(a) 120 (b) 15 (c) 54

University students not interested in Mathematics had difficulty with 6. -10.; one asked "Where did you get those questions?" My response "They were just high school mathematics" brought the immediate reply "Not in my high school."

Play involves individuals and stimulates thought about quantity: see e.g., [4, and 5]. Training, specifically knowledge of terminology (imaginary, irrational) and procedures (elimination of variable in simultaneous linear equations) or the lack of it is what questions like 6-10 measure.* Creativity* is related to thinking: "Real problems don't come in compartmentalized form" [6]. Is training in past approaches a way to dodge or eliminate thinking? Perhaps - consider this quotation: "Students in college mathematics courses are unresponsive. They are afraid to speculate and afraid to reach into themselves for ideas [7, p. 844]."

Gaining Strength

By now I hope you've found a one-eighth slice of pizza, 24, and other solutions like removing sixes in 16/64 or nines in 19/95, yielding the correct answers 1/4 and 1/5, respectively to the strange cancellation question. [How many fractions under one hundred (one thousand, ...) can remain unchanged quantities when a single digit is eliminated from numerator and denominator? Anyone who thinks out how to compute the solution(s) for a given level learns the value of not accepting the established rules, and could become interested in cancellation-like procedures described in [8].] Technology can stimulate similar playful but thought-demanding efforts.

**Computing.** Binary, octal and hexadecimal number systems are important in computing. Here is a related version of the familiar "continue the sequence" problems posed to me by Merwyn Sommer:

What number follows 24 in 10, 11, 12, 13, 14, 15, 16, 17, 20, 22, 24, __?

For an answer review this URL: http://www.cs.ucla.edu/~klinger/tabbed.html

Further explanation of the three question 2 completions follows in two parts. A visual covering some of the same ground is at the URL:

http://www.cs.ucla.edu/~klinger/fraction1.jpg.

**Circuits.** Overall resistance (ohms) depends on interconnection method: series differs from parallel. Five-sixths results when two resistors of one-half and one-third ohms are in series, the same result as ordinary fraction addition. Parallel connection of the same resistors yields the overall result one-fifth ohm.

**Baseball**.** **Baseball batting averages are calculated as total hits divided by total at-bats. This gives yet another way to look at the addition of two fractions. Suppose a batter has one hit in two at bats on the first day. Let the second day involve one hit in three at bats. The common accepted wording, "batting two for five," goes along with the decimal fraction 0.400.

The thinking/training relevance of the above examples could be questioned since they are mostly based on quantitative ideas. But the above ideas are matched by the models and ferment involved in other practical fields. Physics has relativity or Einstein's expansion of Newtonian mechanics, Maxwell's equations, wave-particle duality, the uncertainty principle, the Schrodinger equation, quantum mechanics, quantum electrodynamics, and many other issues where thought independent of past knowledge or orthodoxy has prevailed. Philosophy, Astronomy, Cosmology ("Big-Bang," "continuous creation of matter" theories) also have evolved.

Exercise and Rest

The relationship between training and thinking is that they are of equal importance. Any curriculum should seek a balance with training in methods of the past taking a share of the time, but reserving an equal amount for thinking.

Professional schools, engineering in particular, are training individuals. Being able to function in a field requires special knowledge. That is independent of developing the ability to continue to learn. Reading widely and writing about ideas are basic exercises that support adaptability.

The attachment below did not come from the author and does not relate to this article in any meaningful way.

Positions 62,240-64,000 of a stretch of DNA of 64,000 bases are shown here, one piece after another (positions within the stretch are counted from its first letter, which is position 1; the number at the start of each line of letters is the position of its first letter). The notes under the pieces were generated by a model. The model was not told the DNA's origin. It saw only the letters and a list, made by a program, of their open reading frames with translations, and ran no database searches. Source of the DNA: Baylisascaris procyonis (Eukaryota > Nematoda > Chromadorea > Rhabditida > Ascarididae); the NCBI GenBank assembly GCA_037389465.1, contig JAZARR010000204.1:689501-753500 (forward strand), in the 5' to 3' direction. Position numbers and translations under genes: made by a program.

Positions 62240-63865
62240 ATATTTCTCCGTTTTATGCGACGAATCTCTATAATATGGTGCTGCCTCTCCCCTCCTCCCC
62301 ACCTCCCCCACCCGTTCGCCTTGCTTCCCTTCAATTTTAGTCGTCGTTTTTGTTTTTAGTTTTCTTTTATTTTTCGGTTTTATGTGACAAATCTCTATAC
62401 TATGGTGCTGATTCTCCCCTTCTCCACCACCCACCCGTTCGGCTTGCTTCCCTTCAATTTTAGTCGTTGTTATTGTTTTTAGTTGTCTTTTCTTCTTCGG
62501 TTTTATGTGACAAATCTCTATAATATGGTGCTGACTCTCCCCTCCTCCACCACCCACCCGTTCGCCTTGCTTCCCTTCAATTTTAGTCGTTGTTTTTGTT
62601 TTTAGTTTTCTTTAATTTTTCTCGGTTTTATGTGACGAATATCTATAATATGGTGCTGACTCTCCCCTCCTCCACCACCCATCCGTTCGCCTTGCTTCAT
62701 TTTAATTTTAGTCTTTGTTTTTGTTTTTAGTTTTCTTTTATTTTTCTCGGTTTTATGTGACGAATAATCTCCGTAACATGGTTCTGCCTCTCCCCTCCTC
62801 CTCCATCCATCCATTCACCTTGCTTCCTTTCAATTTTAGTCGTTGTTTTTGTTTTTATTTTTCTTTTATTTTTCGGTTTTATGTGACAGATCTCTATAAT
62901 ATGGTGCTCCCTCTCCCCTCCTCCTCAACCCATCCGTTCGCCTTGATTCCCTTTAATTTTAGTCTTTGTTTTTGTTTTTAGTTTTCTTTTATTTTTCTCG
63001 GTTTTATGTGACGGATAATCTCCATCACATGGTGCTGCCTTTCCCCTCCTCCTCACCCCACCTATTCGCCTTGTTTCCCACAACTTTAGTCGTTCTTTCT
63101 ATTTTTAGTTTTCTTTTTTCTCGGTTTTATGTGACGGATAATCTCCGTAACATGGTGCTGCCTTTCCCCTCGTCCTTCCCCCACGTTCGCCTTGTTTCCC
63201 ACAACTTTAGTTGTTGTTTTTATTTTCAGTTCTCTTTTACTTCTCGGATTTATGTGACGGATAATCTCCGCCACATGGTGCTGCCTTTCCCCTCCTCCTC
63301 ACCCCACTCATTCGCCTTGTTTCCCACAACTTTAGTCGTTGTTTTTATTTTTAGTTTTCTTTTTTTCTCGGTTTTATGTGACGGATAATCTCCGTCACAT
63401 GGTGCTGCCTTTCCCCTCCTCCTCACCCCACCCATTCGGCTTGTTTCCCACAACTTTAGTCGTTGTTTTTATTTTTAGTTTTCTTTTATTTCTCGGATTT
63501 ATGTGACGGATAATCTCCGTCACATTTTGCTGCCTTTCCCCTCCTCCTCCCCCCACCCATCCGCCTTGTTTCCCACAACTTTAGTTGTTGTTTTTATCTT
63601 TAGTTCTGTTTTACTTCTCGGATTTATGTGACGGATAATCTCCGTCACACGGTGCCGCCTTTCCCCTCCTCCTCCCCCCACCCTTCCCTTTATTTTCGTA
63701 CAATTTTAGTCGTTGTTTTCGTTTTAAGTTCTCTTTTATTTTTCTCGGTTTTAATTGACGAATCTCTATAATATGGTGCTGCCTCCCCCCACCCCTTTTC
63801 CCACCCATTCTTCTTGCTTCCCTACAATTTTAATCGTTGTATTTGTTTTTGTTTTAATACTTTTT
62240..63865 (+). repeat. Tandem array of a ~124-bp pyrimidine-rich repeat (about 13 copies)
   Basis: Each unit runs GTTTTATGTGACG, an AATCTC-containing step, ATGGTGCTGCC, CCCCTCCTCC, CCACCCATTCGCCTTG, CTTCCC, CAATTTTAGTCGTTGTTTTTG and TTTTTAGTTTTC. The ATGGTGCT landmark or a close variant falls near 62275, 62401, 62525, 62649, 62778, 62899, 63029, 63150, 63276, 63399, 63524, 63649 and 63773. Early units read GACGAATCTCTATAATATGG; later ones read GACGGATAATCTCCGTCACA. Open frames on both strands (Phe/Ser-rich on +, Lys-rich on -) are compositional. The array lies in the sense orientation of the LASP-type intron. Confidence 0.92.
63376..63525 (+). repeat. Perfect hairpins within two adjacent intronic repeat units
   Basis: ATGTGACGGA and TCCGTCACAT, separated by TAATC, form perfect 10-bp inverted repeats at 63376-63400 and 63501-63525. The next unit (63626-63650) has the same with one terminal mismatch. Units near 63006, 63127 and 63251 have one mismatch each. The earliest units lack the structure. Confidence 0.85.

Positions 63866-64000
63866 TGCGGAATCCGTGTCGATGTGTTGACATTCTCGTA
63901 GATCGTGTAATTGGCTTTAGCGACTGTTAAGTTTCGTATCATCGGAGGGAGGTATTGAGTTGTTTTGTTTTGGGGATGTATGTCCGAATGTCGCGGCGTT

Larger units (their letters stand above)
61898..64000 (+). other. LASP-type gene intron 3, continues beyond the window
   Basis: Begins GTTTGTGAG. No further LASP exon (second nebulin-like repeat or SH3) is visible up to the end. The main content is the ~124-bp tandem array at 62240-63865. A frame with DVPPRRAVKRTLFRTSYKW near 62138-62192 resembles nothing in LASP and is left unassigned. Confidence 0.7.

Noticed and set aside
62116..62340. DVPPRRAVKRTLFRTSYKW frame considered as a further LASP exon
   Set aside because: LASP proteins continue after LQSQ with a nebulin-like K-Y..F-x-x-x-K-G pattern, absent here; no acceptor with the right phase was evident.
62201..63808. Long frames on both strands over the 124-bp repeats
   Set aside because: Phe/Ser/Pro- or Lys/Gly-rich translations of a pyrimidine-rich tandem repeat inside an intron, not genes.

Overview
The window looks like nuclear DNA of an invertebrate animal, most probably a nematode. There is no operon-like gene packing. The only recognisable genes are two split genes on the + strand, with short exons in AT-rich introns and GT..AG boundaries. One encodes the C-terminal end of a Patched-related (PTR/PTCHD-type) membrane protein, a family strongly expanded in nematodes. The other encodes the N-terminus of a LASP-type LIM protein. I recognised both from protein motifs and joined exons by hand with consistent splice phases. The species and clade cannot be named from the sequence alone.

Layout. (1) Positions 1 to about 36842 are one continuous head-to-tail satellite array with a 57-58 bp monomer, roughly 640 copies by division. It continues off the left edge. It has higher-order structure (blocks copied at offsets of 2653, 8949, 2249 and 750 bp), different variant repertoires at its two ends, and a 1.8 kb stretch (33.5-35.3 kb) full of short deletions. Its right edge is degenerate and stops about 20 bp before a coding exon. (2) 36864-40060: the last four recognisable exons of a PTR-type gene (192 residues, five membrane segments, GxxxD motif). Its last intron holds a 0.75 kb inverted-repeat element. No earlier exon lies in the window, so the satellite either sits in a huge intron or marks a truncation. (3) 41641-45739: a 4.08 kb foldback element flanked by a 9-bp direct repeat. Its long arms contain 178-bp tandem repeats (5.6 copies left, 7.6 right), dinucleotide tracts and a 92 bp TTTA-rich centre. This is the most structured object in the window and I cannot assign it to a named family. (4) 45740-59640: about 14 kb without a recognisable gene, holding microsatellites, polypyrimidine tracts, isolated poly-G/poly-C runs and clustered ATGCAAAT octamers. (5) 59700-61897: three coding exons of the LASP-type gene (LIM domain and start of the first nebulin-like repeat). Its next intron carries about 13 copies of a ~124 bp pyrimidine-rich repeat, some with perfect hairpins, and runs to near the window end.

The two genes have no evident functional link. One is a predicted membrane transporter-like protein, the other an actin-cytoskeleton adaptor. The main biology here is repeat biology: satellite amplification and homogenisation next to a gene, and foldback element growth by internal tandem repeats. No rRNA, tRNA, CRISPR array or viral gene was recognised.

Thinking is necessary. It should be enshrined in the college and university curricula. Undergraduates and graduates who study engineering need the challenge of lucid writing about cultural, historical and technological issues [9-11].

The vitality of engineering as a profession depends on its responsiveness to real world issues. Education for engineers should prepare them to function in the world. Success in new areas can grow from appreciating thinking in different cultures [9].

Conclusion

Distinguishing between overview and in-depth presentation is artificial. There is a seamless nature between elementary and fundamental issues. In reality "simple" things constitute basic knowledge. One needs an overview or introduction that engages and provides some familiarity. Then more exercise is needed. Trying many things initially is the only practical way to stimulate ultimately gaining facility in some main area.

Every well-educated engineer has training *plus*. That person's thought processes have been stimulated, creating adaptable qualities, focussing life on "... discovering an underlying order in matter is man's basic concept for exploring nature" [11, p. 95], even if the matter is synthesized, and the order created by design.

References

[1] Kline, Morris, *Mathematics for the Nonmathematician,* NY: Dover, 1985, 1967.

[2] Staff, Dept. Electr. Eng., MIT, *Electric Circuits*, NY: Wiley, 1940, 1953, p. 94.

[3] Miller, Frederic, *College Algebra and Trigonometry*, NY: Wiley, 1945, 1952.

[4] Enzensberger, Hans, Tr. Heim, Michael, *The Number Devil*,

[5] Gardner, Martin, "It All Adds Up (Review of [4])," Los Angeles *Times, *11/8 1998.

[6] Steen, Lynn, "Teaching Mathematics for Tomorrow's World," *Educational Leadership*, 9 1989.

[7] Thurston, William, "Mathematical Education," *Notices of the American Mathematical Society*, **37**, 7, 844-850, 9 1990.

[8] Gillings, Richard J., *Mathematics in the Time of the Pharaohs*, Cambridge, MA: MIT Press, 1972; NY: Dover, 1982.

[9] Ascher, Marcia, *Ethnomathematics, A Multicultural View of Mathematical Ideas,* Pacific Grove, CA: Brooks/Cole -Wadsworth, Inc., 1991.

[10]Editors, National Geographic, *The Engineers*, 1997.

[11] Bronowski, J., *The Ascent of Man*, Boston MA: Little Brown, 1973.

**Selected Web Bibliography**

The above appeared in the

von Neumann, John - "... in mathematics you don't understand things. You just get used to them." p. 249, Quoted in G. Zukav,

Wright, Frank Lloyd - "You can study mathematics all your life and never do a bit of thinking." p. 257, Quoted in Robert B. Heywood (Editor)